Best Laid Plans, by Kyle Anderson
Often, and especially in comedies, the central conceit of the movie is such that before even seeing more than the trailer you think, “Well, that’s not a very good plan.” This was the case with the new romantic comedy, Friends with Kids, which boasts a very good cast but a very contrived plot that would likely only happen in movies. Should platonic friends try to have a kid just so they have one before they’ve found the love of their life? No. I could tell you that right now and I didn’t need 107 minutes and a scene of someone cleaning up baby diarrhea to answer it. Writer/Director/Star Jennifer Westfeldt starts with a decent theme, what it’s like for people over 40 who want a family but haven’t yet found “the one,” and has a stellar cast but can’t seem to shake the formulaic third act we see coming from the opening credits.
Westfeldt and Adam Scott play Julie and Jason, two best friends in New York who aren’t attracted to each other at all, they promise, who have successful careers, but haven’t been able to find the right person with whom to settle down. At the beginning of the film, they go to a fancy restaurant to meet their friends, married couple Leslie and Alex (Maya Rudolph and Chris O’Dowd) and hot-and-heavy dating couple Missy and Ben (Kristen Wiig and Jon Hamm). Leslie and Alex announce that they’re expecting their first child, but they swear they’ll be cool and won’t let it change them in the slightest. Cut to: four years later and Leslie and Alex have two children and Missy and Ben have one, none of them seem happy. Julie and Jason are still single and still haven’t found the one. They deduce that it’s the marriage stuff that gets in the way of the parenting, and vice versa, and if they were simply to have a child, they could then focus on finding a suitable mate. And hey, what the hell, let’s just do it ourselves.
So, after a night of alcohol-fueled fornicating, something that must just enrage the countless couples who try for months and years to have kids, Julie’s pregnant. It then cuts immediately to Julie giving birth and she and Jason begin the task of raising the child while attempting to date. It works out pretty well at first, but then Jason meets hot young dancer Mary Jane (Megan Fox) and Julie meets handsome, charming single father Kurt (Edward Burns). They also don’t take into account how their arrangement will affect their friends, who feel like they’re cheating the system in some way. But maybe, Julie and Jason really have found the person they’ve been looking for all along… Snores and gags aplenty.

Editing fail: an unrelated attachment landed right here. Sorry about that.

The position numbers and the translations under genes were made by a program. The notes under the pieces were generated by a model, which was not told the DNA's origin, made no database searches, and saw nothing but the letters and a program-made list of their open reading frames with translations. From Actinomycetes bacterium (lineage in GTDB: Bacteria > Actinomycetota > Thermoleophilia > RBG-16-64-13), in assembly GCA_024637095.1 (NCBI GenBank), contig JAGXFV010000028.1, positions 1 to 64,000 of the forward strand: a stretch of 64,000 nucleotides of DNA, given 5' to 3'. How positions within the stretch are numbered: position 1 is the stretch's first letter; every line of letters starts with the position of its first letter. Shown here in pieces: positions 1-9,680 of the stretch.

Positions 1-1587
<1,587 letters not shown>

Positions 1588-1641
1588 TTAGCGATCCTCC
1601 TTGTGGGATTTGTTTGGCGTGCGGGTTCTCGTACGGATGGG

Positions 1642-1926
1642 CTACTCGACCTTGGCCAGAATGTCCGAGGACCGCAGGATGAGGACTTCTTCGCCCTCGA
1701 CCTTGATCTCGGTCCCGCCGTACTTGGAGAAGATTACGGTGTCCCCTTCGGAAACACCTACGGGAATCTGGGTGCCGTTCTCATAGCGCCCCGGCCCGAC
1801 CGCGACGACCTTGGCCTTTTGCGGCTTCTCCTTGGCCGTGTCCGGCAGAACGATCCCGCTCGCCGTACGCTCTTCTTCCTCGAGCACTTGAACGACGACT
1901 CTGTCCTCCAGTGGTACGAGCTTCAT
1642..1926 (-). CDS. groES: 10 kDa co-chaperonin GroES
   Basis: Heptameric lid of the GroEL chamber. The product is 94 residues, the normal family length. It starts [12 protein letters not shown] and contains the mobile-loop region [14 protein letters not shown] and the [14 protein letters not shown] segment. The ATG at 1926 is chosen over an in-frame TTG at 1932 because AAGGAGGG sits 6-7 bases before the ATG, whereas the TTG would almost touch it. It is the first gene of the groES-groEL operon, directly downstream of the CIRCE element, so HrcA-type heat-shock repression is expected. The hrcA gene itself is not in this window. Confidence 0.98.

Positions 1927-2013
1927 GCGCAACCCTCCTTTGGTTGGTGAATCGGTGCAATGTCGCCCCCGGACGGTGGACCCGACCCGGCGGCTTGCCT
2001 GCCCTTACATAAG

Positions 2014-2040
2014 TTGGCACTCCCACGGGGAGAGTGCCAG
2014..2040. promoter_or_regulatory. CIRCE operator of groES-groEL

First, it must be stated that the cast are all really good actors and do pretty well. Even Megan Fox does pretty well for herself in what is little more than the hot girl role. About half of them were in Bridesmaids which was a huge monster hit so I assume the thinking is that it’ll draw the same audience. And on the outside, it rather seems like it is the same – thirty-something woman trying to find love while her friends all seem to have it, etc etc. The problem here is that those good actors all that things to do in Bridesmaids but have nothing approaching that level characterization here. They might have a decent speech or a funny joke, but overall they’re simply supporting characters. Rudolph and O’Dowd actually have scenes by themselves without Westfeldt and Scott, which is a real rarity here. Adam Scott, who I generally like quite a bit, goes back and forth between being snarky and sincere and can’t really pull off the latter. When he has his emotional scene at the end of the movie, it’s like he’s doing his best to channel Ben Affleck in Chasing Amy.
Unfortunately, I think the real problem here lies with Westfeldt. She clearly wrote the script for herself to star in, as she had for 2001’s Kissing Jessica Stein, and it seems from the credits she had a hard time getting this one made. Hamm, who has been in a relationship with Westfeldt for a number of years in real life, is credited as executive producer and I assume his name is what helped this find the screen. To say nothing of the direction, which is very straightforward, but for a movie with nothing but talking, it does its job okay, the biggest glaring issue is with the script. The dialogue is very pseudo intellectual and not particularly believable and sounds like it belongs in an off-Broadway play rather than on a screen. The cast seems trapped by the language. You have a group of really excellent actors and, moreover, excellent improvisers who could easily find the funniest way to get the same point across, but can’t because they’re delivering the auteur’s lines which is made even more glaring by the few instances where they are allowed to play around a bit. It’s also trying too hard to sound edgy. Bridesmaids was a very foulmouthed film, but could pull it off; this movie is foulmouthed but can’t. Westfeldt fills the script with a huge amount of blue language and sexual references probably to make it seem edgier. But nobody talks to each other that way, or at least these people probably wouldn’t talk to each other that way.
This movie is entirely a showcase for Jennifer Westfeldt and unfortunately it doesn’t showcase her very well. It had a lot going for it in the cast department, but the script isn’t near strong enough for them to make good use of it. I wouldn’t say this is a BAD movie, but it certainly is a disappointing one.